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In Reply to: RE: whats Better dynamically better quality but smaller or large awg?? posted by used-hifi on March 03, 2017 at 14:42:20
The direct couple run from the 7B4 to the 45 sounds more detailed with a single run of .22 gauge silver than it did with the same wire paralleled with two TCSS.
On the 45's filament going from three parallel TCSS to a single run of TCSS was an eye-opener, more pratt, detail, dynamics and strangely to me, better articulated bass. Same findings on the filament's center tap lead.
When I built the thing I replaced the stock B+ and plate leads on the Electraprint output transformers with three paralleled runs of TCSS.
And thinking I was on a roll based on the above findings, I snipped out two runs of the TCSS. OMG! Big mistake! Sound was flat, thin, anemic, and lacking in bass. What a bloody A pain that was to remove the transformers and put the three runs of TCSS back!
So: It's not so much the gauge and quality of the wire but where in the circuit the wire is.
On a side note: on the Electraprint website, Jack advised to NOT twist the high voltage secondary leads. Anyone care to comment on that?
I think Jack is right!
Now, think about this: twisting creates partial Common-Mode shorting (lead-to-lead). It also creates more Common-Mode itself!
Now, where in your circuits would you WANT that, and where do you NOT want that?!
Hi Dennis, what thoughts on twisting things like heater wires and choke wires? I notice in some vintage amps heaters are not twisted (e.g. Leak Stereo 20).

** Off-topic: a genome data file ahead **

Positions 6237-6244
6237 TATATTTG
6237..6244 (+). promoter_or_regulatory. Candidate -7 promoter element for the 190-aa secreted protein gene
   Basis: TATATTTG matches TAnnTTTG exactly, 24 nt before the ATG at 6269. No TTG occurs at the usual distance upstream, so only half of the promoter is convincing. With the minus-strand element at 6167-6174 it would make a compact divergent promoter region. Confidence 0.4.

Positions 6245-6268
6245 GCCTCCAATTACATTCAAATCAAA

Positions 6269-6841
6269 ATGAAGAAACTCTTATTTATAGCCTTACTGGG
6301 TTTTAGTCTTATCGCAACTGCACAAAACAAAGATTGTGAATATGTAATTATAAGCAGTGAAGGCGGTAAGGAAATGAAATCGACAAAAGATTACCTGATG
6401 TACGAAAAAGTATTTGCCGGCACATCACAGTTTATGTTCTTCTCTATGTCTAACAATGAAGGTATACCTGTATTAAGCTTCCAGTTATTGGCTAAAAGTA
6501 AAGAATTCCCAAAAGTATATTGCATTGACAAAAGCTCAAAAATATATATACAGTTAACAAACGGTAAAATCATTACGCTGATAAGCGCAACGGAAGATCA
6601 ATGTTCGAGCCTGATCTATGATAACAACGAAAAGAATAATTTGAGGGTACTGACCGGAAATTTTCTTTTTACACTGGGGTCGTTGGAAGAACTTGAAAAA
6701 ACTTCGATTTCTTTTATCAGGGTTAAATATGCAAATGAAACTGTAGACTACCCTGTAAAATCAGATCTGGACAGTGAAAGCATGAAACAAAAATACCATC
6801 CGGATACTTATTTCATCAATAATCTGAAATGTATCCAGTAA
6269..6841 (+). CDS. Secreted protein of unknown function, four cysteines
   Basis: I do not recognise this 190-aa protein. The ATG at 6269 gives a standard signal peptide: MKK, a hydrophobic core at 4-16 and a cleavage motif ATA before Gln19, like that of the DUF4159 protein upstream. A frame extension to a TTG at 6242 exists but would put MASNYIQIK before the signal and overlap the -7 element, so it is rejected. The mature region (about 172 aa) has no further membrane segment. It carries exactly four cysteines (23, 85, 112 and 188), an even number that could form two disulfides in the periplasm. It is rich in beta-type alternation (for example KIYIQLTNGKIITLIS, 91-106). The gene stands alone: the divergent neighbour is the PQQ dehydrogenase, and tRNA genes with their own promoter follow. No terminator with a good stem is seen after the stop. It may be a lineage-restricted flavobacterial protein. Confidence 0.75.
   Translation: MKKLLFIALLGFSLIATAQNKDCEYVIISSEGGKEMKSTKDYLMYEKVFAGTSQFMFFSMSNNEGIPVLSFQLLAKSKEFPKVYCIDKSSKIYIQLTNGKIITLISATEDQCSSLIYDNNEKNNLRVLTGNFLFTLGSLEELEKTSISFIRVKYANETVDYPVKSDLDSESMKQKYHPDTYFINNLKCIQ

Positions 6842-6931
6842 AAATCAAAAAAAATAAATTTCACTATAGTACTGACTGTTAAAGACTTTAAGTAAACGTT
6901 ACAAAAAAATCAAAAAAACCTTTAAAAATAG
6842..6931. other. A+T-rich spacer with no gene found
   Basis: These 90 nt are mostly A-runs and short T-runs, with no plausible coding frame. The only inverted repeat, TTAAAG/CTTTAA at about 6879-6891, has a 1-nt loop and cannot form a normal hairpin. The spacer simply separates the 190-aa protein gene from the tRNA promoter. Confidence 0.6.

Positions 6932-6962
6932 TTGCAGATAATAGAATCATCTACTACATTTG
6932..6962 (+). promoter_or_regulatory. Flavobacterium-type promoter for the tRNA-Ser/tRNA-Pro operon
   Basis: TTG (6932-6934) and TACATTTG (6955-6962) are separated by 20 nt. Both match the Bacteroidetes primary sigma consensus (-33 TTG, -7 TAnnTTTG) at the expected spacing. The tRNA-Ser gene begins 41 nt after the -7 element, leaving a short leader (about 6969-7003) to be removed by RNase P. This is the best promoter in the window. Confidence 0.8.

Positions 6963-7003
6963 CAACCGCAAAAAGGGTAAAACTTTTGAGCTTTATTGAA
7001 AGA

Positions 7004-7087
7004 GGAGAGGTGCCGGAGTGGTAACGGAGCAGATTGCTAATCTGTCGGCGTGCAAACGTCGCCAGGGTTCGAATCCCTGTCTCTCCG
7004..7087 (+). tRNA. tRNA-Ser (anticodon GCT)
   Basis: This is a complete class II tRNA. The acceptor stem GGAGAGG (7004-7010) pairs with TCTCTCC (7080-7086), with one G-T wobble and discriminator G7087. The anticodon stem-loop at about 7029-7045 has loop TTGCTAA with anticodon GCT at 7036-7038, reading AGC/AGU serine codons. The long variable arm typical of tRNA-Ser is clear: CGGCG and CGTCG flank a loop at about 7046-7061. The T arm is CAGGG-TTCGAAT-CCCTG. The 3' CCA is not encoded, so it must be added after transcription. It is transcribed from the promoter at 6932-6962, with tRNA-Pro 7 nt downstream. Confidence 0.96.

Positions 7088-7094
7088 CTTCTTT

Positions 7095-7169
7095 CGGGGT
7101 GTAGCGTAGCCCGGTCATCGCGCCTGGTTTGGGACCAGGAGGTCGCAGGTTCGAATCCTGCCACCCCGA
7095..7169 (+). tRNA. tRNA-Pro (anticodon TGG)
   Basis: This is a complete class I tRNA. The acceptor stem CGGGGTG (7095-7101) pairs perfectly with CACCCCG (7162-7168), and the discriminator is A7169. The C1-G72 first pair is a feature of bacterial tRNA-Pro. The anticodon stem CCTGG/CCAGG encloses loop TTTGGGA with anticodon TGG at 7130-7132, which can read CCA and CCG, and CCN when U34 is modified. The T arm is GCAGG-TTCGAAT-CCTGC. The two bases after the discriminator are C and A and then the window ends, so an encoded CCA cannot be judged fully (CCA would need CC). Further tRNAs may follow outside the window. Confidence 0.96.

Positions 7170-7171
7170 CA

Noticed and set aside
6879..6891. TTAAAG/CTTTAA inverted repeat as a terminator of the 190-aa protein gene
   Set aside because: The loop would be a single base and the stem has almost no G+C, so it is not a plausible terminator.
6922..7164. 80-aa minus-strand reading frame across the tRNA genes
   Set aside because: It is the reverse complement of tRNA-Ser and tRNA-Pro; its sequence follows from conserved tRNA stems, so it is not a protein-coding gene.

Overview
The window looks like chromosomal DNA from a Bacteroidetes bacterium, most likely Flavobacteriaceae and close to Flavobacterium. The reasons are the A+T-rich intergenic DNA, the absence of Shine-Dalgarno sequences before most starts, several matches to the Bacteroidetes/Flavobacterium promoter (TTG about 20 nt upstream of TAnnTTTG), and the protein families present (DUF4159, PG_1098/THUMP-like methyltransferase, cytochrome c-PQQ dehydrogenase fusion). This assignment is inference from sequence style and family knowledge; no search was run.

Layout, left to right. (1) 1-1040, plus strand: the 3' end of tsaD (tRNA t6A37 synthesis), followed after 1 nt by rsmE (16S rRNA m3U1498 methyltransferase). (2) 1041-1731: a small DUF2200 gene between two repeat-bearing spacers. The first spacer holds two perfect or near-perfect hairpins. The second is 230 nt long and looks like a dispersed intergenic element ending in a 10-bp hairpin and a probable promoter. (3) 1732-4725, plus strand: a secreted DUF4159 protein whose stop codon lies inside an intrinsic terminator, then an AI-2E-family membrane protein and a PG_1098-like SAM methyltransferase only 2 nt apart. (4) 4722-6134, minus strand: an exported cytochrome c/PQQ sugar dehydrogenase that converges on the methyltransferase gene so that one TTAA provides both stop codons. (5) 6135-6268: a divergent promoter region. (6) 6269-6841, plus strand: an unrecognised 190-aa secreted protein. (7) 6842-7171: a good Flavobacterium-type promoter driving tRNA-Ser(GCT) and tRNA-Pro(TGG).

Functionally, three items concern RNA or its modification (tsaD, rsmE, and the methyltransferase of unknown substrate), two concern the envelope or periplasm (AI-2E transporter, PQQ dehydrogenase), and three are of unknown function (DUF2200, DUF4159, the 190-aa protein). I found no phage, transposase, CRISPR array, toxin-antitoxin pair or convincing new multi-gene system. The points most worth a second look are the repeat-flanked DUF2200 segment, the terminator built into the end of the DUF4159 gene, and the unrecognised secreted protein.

DHT tube, or indirect? DHT-- don't twist, instead, float the wires in empty space inside chassis. Don't let them get near ANYTHING.
In 20-20 hindsight, its a shame you didn't just unsolder two of the three paralleled TCSS from the plate and B+ leads, going to the primary, and listen to that first. Oh well, I may have done the same. Do you use three TCSS on the OPT XFR's secondary ?? With the OPT XFR's step-down, that is a high current path, and it may be beneficial there.
TCSS is nicely made multi strand copper wire, I think in a teflon jacket. 19 AWG as I recall. Decent stuff. Its seven strands of 5N copper, three different gauges.
We have been playing with Mil Spec M22759/11 lately, and I just layed-in a supply of various AWGs to try out. If you would send me your address, I will be happy to send you some, just for me to find out what you hear !!
In the past two or so years, I have been routinely using DOUBLE 12 AWG of this Mil Spec wire ( copper multi-stranded, silver plated, teflon jacket ) into high current areas of my amp. As it turns out, I was WRONG to do so, ...so heavily. Although the double 12 AWG played with fuller dynamic contrasting, too much of this wire will lose the highs.